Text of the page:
Modifications in gene expression occur to yield an increase in the content of HSP [30, 31], proteins that act as molecular chaperones, being crucial in helping the cellular remodelling processes of denatured proteins, independent of the training response [89, 91]. A reduction in pro-inflammatory cytokine release has been observed following the initiation of a heat shock response [85], and this process may be related to the binding of HSP to the heat shock element (HSE) found in the promoters of cytokine genes (e.g. IL-1β) [92, 93]. During stress, the latent monomer of heat shock factor (HSF)-1 is rapidly converted to a trimeric form active in the nucleus to bind to the promoters of HSF-responsive heat shock genes and activate their transcription [94, 95]. HSF-1 has been demonstrated to perform this function by repressing the transcription of cytokine genes, including TNF-α and IL-1β, antagonizing the acute phase response [92, 96]. Because IL-1β immediately responds to a wide diversity of pro-inflammatory insults and affects the function of many targets, it is essential to limit the potentially harmful aspects of inflammation by negatively regulating IL-1β expression [92].

HSP27 and HSP70 are considered the most robust and recognized induced chaperones; both play important cytoprotective roles acting at multiple apoptotic pathway control points to ensure that stress-induced injury does not inappropriately trigger cell death, thus disabling apoptosis [97]. The induction of HSP is characterized by low transient regulation of most cellular proteins and the expression of the 70-kDa protein family (HSP70). A 72-kDa stress-inducible Hsp72, a prominent member of the HSP70 family, is one of the largest inducible HSP isoforms interacting with other proteins in a way dependent of ATP and has been extensively studied in the mammalian skeletal muscle [31]. The Hsp72 expression is more abundant in slow-oxidative than fast-glycolytic skeletal muscle fibres, and the expression is elevated by the increased contractile activity of the muscles with exercise, as well as heat stress [98].

HSP70 has been involved in the regulation steps of skeletal muscle plasticity [30, 31, 99, 100], apoptosis, and cell death, affecting protein refolding processes, signalling for ubiquitin degradation, and translocation of proteins [101]. Both exhaustive endurance exercise and resistance exercise with maximal eccentric repetitions have been shown to increase the level of Hsp72 expression [102]. In general, HSP70 is induced by diversified stimuli such as hypoxia, acidosis, increased muscle temperature, and ischaemia-reperfusion, most of them are by-products of resistance exercise associated with elevated levels of metabolic stress [30, 89]. Conversely, in exercise, HSP facilitates mitochondrial biogenesis, despite regulating the signalling pathways associated with apoptosis [49, 103].

HSP70 is also involved in the control of the primary response to muscle injury [30] and inhibition of the NF-κB signalling pathway by modulating the inflammatory response and attenuating pro-inflammatory cytokine release [104,105,106]. The chaperone equilibrium hypothesis proposes that NF-κB activation may decrease intracellular levels of HSP70, releasing extracellular HSP70 as a pro-inflammatory component, which may be linked to reduced oxidative stress in target cells. Nonetheless, when extracellular HSP70 is continuously elevated, it stimulates inflammation, oxidative stress, reduced expression of HSF-1, and possibly reduced intracellular HSP70 [91].

Stress conditions promoting instability and denaturation of proteins induce the release of HSF-1, which the activity is associated with the expression of HSP70 in the myocardium, skeletal muscle, and human leucocytes [76, 107]. Evidence suggests that the increased HSP expression on the leucocyte surface after acute intense training signals excessive stress [108]. In general, the expression of HSP70 has become a major interest of studies because of its role in modulating inflammatory immune response and cytoprotection under stress conditions in a wide diversity of experimental injury models [73, 109]. In this sense, the effect of glutamine as a potential therapeutic element has been observed. Glutamine improves HSP70 and HSP27 expression [43, 44, 110] and acts not only as a modulator of the heat shock response but also as a competent inducer of HSF-1 expression, activating its transcription [93, 111, 112].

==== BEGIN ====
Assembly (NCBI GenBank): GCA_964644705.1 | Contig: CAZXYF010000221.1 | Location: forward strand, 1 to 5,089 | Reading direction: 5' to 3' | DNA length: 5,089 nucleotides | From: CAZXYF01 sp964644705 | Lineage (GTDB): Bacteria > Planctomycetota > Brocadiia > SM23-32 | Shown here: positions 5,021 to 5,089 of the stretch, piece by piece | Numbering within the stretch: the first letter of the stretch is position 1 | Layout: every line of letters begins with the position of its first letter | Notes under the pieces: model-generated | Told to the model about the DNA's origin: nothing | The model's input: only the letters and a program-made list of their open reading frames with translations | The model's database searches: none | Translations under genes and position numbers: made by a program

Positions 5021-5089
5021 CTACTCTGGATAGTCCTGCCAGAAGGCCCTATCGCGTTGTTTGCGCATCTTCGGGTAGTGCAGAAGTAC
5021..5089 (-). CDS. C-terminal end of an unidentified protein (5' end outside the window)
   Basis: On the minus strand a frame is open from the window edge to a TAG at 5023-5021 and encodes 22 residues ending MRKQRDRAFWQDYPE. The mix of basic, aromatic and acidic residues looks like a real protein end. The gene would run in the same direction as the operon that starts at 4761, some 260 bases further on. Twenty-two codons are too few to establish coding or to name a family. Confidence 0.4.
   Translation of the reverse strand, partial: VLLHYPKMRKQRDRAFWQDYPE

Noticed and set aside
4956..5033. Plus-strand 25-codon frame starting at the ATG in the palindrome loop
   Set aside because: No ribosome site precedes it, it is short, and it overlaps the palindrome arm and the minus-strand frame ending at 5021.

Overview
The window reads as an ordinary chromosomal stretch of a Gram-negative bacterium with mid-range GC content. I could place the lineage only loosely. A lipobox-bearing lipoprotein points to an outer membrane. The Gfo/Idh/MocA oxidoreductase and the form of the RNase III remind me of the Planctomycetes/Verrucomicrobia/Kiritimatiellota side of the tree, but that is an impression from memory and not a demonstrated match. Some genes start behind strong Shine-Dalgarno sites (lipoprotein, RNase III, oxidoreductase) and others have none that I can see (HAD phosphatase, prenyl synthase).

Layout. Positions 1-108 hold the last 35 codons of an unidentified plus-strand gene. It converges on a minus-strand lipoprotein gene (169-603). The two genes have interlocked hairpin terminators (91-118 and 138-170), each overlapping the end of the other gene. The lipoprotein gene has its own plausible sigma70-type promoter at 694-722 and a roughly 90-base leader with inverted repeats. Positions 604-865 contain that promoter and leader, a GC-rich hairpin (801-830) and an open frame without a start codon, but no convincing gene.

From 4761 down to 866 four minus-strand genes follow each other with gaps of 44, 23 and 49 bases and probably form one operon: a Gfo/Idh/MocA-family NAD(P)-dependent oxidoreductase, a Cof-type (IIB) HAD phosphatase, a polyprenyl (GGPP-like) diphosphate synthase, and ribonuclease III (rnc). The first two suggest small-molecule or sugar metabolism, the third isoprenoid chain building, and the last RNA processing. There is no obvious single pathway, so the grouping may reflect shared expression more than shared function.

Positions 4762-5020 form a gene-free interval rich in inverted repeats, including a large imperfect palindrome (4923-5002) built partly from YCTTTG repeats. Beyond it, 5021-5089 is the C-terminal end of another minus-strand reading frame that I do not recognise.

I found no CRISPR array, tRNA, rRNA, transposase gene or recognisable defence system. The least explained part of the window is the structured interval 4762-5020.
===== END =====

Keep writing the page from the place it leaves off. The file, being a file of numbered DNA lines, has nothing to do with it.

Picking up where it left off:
The hexosamine biosynthetic pathway (HBP) has been shown to induce HSP70 expression, and glutamine is an essential substrate for this pathway. Its activity is enhanced by glutamine via O-glycosylation, leading to the translocation and transcriptional stimulation of key transcription factors (HSF-1 and Sp1) required for maximal HSP70 induction [113]. The expression of the HSF-1, HSP70, and HSP27 all depend on Sp1 for optimal transcriptional activity [114]. Considering the effect of glutamine on Sp1 and in the modulation of the HSP response [93, 109, 111, 115], this amino acid has been considered an important therapeutic element [33]. Hence, glutamine could be used to induce a beneficial stress response and prevent tissue damage under disturbing conditions (Fig. 1). Moreover, HSP synthesis has shown to be dependent on adequate concentrations of glutamine [93].

Fig. 1

Glutamine modulates the exercise-induced heat shock and inflammatory responses. The heat shock response is induced by stress signals produced during exercise. HSP70 and HSP27 are upregulated under stress conditions providing cytoprotection by remodeling misfolded and unfolded proteins and limiting damage induced by reactive oxygen species (ROS) and inflammatory stimulus. The latent heat shock factor (HSF)-1 monomer is converted to a trimeric active form in the nucleus during stress to bind to the promoters of heat shock genes and activate transcription. HSP70 also regulates the primary response to muscle lesion and inhibits the NF-κB signalling pathway by modulating the inflammatory response and attenuating pro-inflammatory cytokines release. Glutamine improves HSP70 and HSP27 expression and acts not only as a modulator of the heat shock response but also as a competent inducer of HSF-1 expression, activating its transcription. Glutamine enhances the hexosamine biosynthetic pathway (HBP), via O-glycosylation, contributing to the translocation and induction of HSF-1 transcription (→, stimulation; ⊥, inhibition; --›, translocation)